News

July 9, 2014 - Updated on January 20, 2016

European Court rules against Turkey in case brought by two journalists


RWB reiterates call for an end to all proceedings against Ahmet Sik and Nedim Sener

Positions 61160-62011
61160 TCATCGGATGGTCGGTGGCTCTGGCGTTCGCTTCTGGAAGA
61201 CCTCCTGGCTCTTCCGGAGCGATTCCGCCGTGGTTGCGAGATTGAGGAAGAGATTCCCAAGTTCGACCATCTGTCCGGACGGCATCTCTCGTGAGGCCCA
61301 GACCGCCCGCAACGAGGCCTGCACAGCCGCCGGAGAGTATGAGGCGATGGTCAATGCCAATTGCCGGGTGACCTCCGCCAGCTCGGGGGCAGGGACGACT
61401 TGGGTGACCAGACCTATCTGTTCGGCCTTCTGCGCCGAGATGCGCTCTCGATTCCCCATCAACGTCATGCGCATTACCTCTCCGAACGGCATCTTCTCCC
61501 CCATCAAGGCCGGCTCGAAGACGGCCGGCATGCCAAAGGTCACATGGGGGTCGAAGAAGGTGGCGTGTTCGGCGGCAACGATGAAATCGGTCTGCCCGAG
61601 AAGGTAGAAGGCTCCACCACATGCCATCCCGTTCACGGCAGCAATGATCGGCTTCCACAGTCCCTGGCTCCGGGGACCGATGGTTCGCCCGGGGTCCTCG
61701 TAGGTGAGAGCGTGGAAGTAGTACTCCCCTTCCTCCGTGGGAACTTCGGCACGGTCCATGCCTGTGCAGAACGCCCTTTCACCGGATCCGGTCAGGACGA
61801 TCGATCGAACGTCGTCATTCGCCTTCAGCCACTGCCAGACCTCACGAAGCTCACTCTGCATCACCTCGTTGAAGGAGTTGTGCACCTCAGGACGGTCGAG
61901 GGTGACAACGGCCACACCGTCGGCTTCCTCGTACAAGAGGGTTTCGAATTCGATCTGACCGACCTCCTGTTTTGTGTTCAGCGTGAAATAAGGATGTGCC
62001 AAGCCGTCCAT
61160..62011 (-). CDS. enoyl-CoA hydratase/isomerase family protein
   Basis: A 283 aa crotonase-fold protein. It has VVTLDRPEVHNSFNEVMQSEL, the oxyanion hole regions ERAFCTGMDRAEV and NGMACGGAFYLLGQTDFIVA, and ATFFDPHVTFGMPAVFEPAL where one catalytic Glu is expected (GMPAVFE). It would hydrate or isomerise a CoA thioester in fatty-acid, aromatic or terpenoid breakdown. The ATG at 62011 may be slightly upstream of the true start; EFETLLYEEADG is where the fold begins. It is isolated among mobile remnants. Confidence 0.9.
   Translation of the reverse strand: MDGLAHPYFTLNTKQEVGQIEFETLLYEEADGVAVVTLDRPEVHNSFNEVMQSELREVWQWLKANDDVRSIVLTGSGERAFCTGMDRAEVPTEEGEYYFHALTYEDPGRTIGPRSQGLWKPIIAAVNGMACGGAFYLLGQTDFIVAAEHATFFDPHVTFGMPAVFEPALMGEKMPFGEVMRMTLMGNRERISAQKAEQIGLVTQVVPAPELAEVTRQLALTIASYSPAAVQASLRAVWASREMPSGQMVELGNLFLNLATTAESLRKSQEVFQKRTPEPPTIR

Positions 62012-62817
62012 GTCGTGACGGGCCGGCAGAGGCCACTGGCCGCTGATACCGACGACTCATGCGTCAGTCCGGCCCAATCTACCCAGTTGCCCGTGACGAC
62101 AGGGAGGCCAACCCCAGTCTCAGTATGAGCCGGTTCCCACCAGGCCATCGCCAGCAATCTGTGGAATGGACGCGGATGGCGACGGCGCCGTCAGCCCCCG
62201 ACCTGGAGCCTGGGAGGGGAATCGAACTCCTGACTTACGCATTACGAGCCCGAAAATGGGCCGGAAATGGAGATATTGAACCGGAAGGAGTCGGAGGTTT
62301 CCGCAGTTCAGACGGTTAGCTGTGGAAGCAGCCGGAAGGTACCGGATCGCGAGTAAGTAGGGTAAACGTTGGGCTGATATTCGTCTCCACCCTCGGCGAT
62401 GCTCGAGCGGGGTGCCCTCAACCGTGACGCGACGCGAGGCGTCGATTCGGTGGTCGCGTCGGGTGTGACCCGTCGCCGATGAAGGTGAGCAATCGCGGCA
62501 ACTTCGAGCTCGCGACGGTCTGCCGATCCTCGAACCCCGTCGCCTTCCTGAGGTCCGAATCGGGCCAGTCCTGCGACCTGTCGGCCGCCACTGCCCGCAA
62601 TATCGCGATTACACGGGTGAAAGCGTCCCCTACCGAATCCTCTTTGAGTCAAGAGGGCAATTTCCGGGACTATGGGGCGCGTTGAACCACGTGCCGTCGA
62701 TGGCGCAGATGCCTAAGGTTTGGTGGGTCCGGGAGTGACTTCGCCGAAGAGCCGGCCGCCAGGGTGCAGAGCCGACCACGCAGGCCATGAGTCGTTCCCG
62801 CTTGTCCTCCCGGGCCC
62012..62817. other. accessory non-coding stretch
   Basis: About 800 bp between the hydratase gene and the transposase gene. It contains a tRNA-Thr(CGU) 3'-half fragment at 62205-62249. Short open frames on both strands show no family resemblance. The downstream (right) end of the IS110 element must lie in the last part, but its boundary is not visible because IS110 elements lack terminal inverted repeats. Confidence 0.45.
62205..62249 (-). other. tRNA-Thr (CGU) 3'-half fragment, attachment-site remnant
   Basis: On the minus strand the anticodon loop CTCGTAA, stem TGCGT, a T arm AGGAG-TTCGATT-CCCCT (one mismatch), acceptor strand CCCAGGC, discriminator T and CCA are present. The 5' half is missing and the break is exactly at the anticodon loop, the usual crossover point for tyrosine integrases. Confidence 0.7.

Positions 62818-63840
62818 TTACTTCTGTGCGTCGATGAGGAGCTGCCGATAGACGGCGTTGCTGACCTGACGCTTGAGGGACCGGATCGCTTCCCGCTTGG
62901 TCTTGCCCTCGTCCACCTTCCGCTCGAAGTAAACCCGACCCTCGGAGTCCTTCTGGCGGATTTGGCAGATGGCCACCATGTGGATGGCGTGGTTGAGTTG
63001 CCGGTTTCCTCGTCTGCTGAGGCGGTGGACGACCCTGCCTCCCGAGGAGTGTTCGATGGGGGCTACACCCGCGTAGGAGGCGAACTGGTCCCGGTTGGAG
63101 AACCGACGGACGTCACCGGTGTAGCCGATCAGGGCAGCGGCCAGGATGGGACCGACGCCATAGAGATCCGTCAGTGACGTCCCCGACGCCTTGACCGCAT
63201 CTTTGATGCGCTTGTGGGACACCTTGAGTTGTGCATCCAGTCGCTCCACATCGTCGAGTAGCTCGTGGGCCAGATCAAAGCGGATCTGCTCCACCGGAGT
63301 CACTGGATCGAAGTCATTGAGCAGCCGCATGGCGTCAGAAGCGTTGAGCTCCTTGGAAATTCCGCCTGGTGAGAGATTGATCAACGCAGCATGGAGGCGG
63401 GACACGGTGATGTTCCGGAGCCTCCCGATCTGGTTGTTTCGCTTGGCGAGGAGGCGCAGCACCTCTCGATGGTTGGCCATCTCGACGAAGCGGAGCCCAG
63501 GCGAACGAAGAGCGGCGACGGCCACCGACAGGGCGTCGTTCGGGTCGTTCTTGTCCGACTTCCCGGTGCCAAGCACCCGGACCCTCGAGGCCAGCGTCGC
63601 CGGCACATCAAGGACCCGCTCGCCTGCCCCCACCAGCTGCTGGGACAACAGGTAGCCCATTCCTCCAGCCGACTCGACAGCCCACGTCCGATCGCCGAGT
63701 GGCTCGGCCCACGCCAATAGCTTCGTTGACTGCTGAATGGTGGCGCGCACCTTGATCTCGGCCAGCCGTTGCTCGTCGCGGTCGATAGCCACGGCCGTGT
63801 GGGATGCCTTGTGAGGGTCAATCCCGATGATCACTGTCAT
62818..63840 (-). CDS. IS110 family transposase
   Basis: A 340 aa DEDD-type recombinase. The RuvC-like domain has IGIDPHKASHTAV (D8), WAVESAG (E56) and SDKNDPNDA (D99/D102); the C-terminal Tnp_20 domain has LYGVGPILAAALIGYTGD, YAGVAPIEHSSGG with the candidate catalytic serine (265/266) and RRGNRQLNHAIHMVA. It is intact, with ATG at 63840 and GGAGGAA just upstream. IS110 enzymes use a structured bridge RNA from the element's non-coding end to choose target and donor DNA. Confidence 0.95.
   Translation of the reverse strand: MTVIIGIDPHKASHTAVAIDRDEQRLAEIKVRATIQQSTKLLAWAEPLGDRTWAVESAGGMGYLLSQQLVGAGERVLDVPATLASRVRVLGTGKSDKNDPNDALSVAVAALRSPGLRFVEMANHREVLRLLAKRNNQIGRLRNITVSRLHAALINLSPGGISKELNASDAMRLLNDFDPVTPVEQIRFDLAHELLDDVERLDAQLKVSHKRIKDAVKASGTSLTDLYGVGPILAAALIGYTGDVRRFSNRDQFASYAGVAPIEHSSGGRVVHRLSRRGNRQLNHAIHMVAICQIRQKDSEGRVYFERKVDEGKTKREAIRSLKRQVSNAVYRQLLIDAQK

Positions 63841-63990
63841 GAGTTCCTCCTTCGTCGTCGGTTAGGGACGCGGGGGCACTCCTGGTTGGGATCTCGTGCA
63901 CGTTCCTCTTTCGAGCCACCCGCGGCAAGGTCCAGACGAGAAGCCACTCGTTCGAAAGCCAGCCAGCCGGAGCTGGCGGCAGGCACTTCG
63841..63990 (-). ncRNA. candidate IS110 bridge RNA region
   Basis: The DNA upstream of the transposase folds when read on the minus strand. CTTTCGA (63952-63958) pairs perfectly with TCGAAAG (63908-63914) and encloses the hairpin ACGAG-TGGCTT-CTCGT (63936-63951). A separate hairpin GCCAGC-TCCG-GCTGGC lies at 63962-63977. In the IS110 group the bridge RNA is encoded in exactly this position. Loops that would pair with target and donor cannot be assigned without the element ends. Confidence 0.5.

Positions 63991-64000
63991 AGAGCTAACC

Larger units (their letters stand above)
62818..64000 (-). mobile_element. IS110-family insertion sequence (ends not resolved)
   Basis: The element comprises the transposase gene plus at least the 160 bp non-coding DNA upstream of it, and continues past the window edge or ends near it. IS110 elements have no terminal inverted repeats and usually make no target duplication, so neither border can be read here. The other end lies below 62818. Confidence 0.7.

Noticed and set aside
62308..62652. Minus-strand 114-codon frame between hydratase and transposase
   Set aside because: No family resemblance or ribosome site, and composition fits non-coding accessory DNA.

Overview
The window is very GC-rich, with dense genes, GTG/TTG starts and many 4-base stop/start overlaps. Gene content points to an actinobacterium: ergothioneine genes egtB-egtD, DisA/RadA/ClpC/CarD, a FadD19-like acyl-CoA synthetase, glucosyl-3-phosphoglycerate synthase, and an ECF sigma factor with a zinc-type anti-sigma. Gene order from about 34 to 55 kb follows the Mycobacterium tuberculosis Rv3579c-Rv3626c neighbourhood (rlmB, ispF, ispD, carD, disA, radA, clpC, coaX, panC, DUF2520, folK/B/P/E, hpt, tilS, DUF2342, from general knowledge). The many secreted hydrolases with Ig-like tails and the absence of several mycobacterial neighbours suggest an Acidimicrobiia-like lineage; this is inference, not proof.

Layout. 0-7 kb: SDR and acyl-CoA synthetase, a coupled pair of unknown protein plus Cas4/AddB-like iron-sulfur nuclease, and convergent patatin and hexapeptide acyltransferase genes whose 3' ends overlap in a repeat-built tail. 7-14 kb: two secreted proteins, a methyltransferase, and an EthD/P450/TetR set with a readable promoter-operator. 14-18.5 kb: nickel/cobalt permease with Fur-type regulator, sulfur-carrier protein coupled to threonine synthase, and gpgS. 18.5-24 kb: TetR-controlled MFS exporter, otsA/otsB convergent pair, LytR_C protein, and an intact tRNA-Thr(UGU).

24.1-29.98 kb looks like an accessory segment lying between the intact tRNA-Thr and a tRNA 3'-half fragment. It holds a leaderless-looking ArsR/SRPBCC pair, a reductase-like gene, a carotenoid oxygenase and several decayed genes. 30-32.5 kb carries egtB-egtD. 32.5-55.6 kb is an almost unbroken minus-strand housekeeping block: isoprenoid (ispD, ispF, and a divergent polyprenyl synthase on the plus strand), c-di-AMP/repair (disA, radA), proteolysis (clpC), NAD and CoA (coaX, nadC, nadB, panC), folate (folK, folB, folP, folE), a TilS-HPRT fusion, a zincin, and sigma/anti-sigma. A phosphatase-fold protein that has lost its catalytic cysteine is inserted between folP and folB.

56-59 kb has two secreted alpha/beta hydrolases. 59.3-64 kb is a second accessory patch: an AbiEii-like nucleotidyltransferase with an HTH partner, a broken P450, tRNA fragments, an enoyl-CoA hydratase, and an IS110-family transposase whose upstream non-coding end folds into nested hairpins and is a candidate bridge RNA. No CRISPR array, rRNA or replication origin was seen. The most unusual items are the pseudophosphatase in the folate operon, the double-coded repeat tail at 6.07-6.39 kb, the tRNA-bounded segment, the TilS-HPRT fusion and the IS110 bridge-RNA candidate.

Reporters Without Borders hails yesterday’s European Court of Human Rights ruling that Turkey violated the rights of two journalists, Ahmet Sik and Nedim Sener, by keeping them in pre-trial detention for more than a year in 2011 and 2012 without “relevant” or “sufficient” grounds. The court has ordered the Turkish authorities to pay 10,000 euros to Sik and 20,000 euros to Sener in compensation for this latest breach of the European Convention on Human Rights, which Turkey ratified in 1954. Arrested on 5 March 2011 for supposedly helping an ultra-nationalist network called Ergenekon to prepare a coup d’état, the two journalists were formally charged with “belonging to a terrorist organization” although all they did was accuse the government of using the case to persecute opposition and independent critics. They were finally released provisionally on 12 March 2012, after just over a year in detention. The European Court found Turkey guilty of violating their “right to liberty and security” (article 5 § 3 of the Convention) by keeping them in pre-trial detention for more than a year in the absence of “detailed reasons.” It also found them guilty of denying their lawyers access to certain documents needed for their defence. The court pointed out that, under Turkey’s code of criminal procedure, the main offence allegedly committed by Sik and Sener, “bringing pressure to bear on the judicial authorities in charge of a criminal investigation,” does not offer grounds for preventive detention. Their prolonged pre-trial detention constituted a violation of freedom of expression, with the deterrent effect likely to create “a climate of self-censorship for any investigative journalist wishing to conduct research and comment on the conduct and actions of state bodies,” the court also ruled. “This ruling is a step towards long-awaited justice for Sik and Sener,” said Johann Bihr, the head of the Reporters Without Borders Eastern Europe and Central Asia desk." “It recognizes the absurd and abusive character of their detention and the shock-wave it sent through the entire media community. The European Court has also again stressed the structural abuses of the Turkish justice system, which still instinctively puts security concerns first, despite recent reforms.” The arbitrary arrest of Sik and Sener marked a turning point in the Ergenekon case, triggering an unprecedented wave of protests both in Turkey and abroad. It was seen as a symbol of the judicial system’s paranoid attitude towards the media and its systematic abuse of pre-trial detention. Reporters Without Borders devoted a report to the case in June 2011 and attended most of the hearings. The trial is still under way, with Sik and Sener still facing a possible 15-year jail sentences for revealing information about the Ergenekon case that was of public interest. Reporters Without Borders stresses that the court’s ruling effectively invalidates the charges of “serious terrorist offences” brought against Sik and Sener. By making it clear that the main accusation against them was defamation, and by distinguishing this from “the crimes of belonging to or assisting a terrorist organisation,” the court has confirmed the absurdity of these charges. RWB therefore calls on the authorities to drop all the proceedings against them. Sik was awarded the UNESCO/Guillermo Cano World Press Freedom Prize in May 2014. Sener was awarded the International Press Institute prize in 2010. Turkey is ranked 154th out of 180 countries in the 2014 Reporters Without Borders press freedom index. Read RWB’s June 2011 report Media and justice in Turkey : “A book is not a bomb.